Republican opponents cited the increased taxes and fees as a prime reason for their "no" votes, while Democratic opponents said they objected to a provision that would have increased the prevailing-wage exemption on government construction projects, which some labor unions opposed.
"We're extremely disappointed," said SEPTA general manager Joseph Casey from Harrisburg, where he continued to lobby for reconsideration. "The future is not bright . . . I do not even want to think about the future."
SEPTA officials have outlined a doomsday plan for years of service cutbacks, especially on commuter rail routes, if more money is not provided to repair the transit network.
The first victim is set to be the Cynwyd Line, SEPTA's least-used commuter rail route. Officials say they expect to end service on the route in 2014.
In 2015, the plan calls for the elimination of the heavily traveled Media-Elwyn line, followed by the Chestnut Hill West line in 2018, and the West Trenton, Airport, Warminster, Marcus Hook-Wilmington, Fox Chase, and Chestnut Hill East lines in 2023.
In addition, SEPTA says it would truncate its busiest rail line, the Paoli-Thorndale line, at Malvern in 2023, and end service to Doylestown on the Lansdale-Doylestown line in 2018.
Also, the plan calls for retiring - but not replacing - 284 rail cars, leaving the agency with just its 120 Silverliner V cars by 2023.
"That's our best estimate," said Casey on Tuesday, although he said, "we'll keep the lines running as long as it's safe to operate."
On the region's highways and bridges, "obviously, some major projects aren't going to get done," said Gene Blaum, a spokesman for the Pennsylvania Department of Transportation.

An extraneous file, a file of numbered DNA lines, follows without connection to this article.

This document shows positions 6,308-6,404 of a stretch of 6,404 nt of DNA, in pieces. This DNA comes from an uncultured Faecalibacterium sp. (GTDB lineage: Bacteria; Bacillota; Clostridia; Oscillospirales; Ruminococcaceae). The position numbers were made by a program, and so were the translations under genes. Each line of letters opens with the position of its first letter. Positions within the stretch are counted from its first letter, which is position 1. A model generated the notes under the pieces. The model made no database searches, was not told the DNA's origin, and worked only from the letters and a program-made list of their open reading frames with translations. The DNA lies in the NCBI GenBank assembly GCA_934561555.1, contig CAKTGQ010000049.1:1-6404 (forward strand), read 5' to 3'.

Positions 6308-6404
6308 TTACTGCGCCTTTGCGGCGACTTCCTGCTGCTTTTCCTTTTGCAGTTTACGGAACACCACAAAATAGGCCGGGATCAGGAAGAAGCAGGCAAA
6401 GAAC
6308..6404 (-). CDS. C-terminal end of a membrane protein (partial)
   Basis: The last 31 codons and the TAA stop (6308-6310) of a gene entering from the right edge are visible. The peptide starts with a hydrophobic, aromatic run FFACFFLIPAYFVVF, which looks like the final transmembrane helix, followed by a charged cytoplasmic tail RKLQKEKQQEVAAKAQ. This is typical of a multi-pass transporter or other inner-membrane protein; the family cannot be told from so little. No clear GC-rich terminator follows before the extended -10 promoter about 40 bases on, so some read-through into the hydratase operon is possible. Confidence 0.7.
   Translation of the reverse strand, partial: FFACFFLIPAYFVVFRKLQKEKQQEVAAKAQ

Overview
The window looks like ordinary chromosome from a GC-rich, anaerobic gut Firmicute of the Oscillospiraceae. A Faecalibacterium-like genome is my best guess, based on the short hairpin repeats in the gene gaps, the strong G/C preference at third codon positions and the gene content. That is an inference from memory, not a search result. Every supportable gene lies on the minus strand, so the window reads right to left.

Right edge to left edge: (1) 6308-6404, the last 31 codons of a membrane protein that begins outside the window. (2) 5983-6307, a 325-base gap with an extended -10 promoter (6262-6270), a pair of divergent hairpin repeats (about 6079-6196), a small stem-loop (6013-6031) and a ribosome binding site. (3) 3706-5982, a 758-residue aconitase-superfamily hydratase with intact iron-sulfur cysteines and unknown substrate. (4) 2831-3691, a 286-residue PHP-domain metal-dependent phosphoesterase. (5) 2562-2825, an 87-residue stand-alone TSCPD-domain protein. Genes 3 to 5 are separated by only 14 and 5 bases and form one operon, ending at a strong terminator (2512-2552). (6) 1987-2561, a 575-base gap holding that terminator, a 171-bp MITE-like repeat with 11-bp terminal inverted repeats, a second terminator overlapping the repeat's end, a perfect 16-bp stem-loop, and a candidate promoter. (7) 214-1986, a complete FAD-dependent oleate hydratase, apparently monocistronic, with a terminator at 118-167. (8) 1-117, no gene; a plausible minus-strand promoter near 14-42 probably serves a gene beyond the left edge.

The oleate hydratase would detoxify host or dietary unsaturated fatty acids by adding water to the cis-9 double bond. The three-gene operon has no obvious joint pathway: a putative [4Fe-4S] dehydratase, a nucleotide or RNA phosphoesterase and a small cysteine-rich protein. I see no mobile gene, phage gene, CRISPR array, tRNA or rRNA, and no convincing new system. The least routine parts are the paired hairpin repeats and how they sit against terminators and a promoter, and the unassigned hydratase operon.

More bridges will be posted with weight limits, and others will be closed to traffic, if repairs are unaffordable, PennDot officials have said.
In September, PennDot began to post limits on heavy vehicles on about 130 bridges in the five-county Philadelphia region and 1,000 bridges statewide.
In Monday's vote in Harrisburg, 50 of the five-county region's 64 House members voted for the transportation-funding plan, 13 voted against it, and Bishop was absent.
Twenty-eight Democrats from Southeastern Pennsylvania voted for it, while eight voted against it. Among area Republicans, 22 supported the measure, while five opposed it.
Rep. Stephen Barrar, R., Delaware/Chester, said the proposed 28-cent-a-gallon increase in the wholesale gas tax, spread over five years, was too much for his constituents to bear.
"Government can always make an argument to spend more money," Barrar said. "This would amount to a $400 to $500 a year increase to the average family ... and I could not find any support in my district for a gas tax increase of this magnitude."
Rep. John Lawrence, R., Chester, also cited the gas tax increase for opposing the measure.
Lawrence said "structurally deficient bridges are a real issue, and we have to focus on that," but he said the price tag should be lower.
Transit advocate Andy Sharpe said the vote "may well have put the steel wheels in motion on SEPTA's doomsday budget."
Casey said he and other SEPTA officials would stay in Harrisburg Tuesday to try to persuade some of the region's "no" votes to reconsider.
"The Southeast delivered . . . but it wasn't 100 percent, so we've got to talk to those people who voted no," he said.
The opponents were:
Reps. Stephen Barrar, R., Chester/Delaware; Matthew Bradford, D., Montgomery; Mary Jo Daley, D., Montgomery; Tina Davis, D., Bucks; Madeleine Dean, D., Montgomery; Gene DiGirolamo, R., Bucks; Warren Kampf, R., Chester/Montgomery; John Lawrence, R., Chester; Stephen McCarter, D., Montgomery/Phila.; Mark Painter, D., Montgomery; John Sabatina, D., Phila.; Steven Santarsiero, D., Bucks, and Dan Truitt, R., Chester.